…and a cat (how I understand systems)

I did mention here, at the beginning of my blogging career, that I see new social situations like if they were jigsaw puzzles made of different elements. So for example new job would consist of the interior of the building where it takes place, the manager, colleagues, clients, equipment and so on. I think part of the problem that I have with not being able to cope with the ever changing team dynamic is due to the fact that I see all those elements in my head as stable. Have you ever come across jigsaw puzzles that allow the player to change position of elements or their shape? Me neither.

What I mean is, for example, if I work out that colleague A is friendly with colleague S then my instinctive understanding is that it will always stay like that. If, after a while, A and S have a row or possibly another colleague joins the company and becomes even more friendly with A, and S becomes left out, or maybe S leaves and A will be a bit lonely before he finds another ally – all those situations for me feel like if the world is falling apart. They don’t really affect me, do they? But the system, as I know it, gets damaged and needs rebuilding again.

If similar changes happen too often, and they unfortunately happen a lot in care settings, with constant influx of new staff, it will come to a point when I can’t cope with it any more, as silly as it feels. This is yet another example of a situation where my instinctive understanding is leading me astray. It’s not easy to live with the understanding that my own brain is doing that to me, believe me, but it was even worse when I didn’t even have that understanding at all.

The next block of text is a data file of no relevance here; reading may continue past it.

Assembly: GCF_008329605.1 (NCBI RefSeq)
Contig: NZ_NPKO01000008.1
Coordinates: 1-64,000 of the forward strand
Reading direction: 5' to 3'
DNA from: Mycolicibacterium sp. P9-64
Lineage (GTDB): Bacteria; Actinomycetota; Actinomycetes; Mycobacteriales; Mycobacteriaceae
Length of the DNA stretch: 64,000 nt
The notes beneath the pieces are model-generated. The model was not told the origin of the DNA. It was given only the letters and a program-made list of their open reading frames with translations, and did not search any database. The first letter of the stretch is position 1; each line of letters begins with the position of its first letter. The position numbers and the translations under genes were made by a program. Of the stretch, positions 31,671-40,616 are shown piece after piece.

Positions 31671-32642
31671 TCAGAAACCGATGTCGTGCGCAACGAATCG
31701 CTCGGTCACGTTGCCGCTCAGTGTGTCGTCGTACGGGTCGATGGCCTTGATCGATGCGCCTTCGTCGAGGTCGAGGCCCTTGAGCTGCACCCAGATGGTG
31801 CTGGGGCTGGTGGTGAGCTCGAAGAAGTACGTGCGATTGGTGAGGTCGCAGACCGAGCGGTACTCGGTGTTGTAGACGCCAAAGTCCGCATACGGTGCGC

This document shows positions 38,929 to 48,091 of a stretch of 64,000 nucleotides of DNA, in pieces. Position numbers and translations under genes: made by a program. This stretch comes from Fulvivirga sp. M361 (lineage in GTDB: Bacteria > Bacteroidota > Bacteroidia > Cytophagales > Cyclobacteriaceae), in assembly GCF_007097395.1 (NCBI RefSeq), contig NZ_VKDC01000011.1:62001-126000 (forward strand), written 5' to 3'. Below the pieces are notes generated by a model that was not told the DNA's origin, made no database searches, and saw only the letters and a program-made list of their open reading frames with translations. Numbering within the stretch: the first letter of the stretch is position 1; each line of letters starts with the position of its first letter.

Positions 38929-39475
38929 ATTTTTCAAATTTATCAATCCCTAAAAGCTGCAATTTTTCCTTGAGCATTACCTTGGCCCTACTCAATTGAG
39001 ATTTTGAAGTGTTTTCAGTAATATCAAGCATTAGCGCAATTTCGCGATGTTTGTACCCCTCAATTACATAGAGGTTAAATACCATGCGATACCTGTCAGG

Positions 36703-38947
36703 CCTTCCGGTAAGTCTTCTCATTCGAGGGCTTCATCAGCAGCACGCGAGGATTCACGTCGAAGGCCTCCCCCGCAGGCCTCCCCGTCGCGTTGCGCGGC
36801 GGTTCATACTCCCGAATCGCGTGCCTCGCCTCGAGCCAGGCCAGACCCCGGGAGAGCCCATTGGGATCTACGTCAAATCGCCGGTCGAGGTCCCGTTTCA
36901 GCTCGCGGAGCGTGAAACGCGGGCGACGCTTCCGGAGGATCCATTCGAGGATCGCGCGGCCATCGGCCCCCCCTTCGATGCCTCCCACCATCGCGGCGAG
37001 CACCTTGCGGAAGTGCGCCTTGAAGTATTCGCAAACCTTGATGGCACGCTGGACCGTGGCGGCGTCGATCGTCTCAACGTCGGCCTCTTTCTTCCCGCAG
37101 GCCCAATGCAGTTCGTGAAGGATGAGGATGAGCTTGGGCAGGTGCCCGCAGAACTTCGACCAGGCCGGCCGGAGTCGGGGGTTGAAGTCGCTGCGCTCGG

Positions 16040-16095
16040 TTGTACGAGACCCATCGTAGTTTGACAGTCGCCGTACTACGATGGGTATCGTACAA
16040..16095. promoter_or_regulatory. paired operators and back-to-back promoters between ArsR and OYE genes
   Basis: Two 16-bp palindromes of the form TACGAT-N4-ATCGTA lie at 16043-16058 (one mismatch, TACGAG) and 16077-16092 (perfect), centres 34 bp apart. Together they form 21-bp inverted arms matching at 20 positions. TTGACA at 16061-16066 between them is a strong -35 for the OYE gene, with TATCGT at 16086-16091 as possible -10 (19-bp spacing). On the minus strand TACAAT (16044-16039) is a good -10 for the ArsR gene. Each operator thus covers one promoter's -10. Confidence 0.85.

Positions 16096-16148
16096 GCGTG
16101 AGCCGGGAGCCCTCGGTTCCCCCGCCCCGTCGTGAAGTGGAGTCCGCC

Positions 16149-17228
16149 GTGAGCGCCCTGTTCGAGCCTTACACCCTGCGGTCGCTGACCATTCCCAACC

However, sometimes my understanding of systems is what helps me to work out how I should behave and I can remember some situations I could give as examples from ages ago, before the idea I’m autistic even crossed my mind.

One of that situation was, when I was a live in carer for a lady with Alzheimer, who lived with her husband. Husband was doing all the cooking and shopping and, at 10am every day, he would serve us coffee with very nice biscuits from M&S. He told me I can help myself to those biscuits whenever I wanted, which I did sometimes.

However, one day I opened the cupboard and there were only two biscuits left. I immediately thought, I couldn’t take any because he may want some. I knew I couldn’t create a situation where he would open a cupboard and there wouldn’t be biscuits for him and his wife. It was their house so they had priority. I had to wait till the man does his next load of shopping.

I was a bit surprised then, when a next carer came (she came a week before I was about to leave for a break, to get a proper handover) and the above biscuit rule was not obvious for her at all. So one day the man opened the biscuit cupboard and, totally surprised said ‘Oh!’ And then he closed the cupboard and walked away.

In general it seems to me like systems with less people are much easier to understand than those with many of them. I wonder, though, how neurotypical people get what I cannot – it is said they get it ‘instinctively’, but what does that mean?

Can I get a grant to research them? Seriously, where is the equality? If neurotypical people get money from government to research us, there can’t be equality if we don’t get any money to research them.

And how did the cat get into this post? I need to come back to it tomorrow, the fire tired me out.

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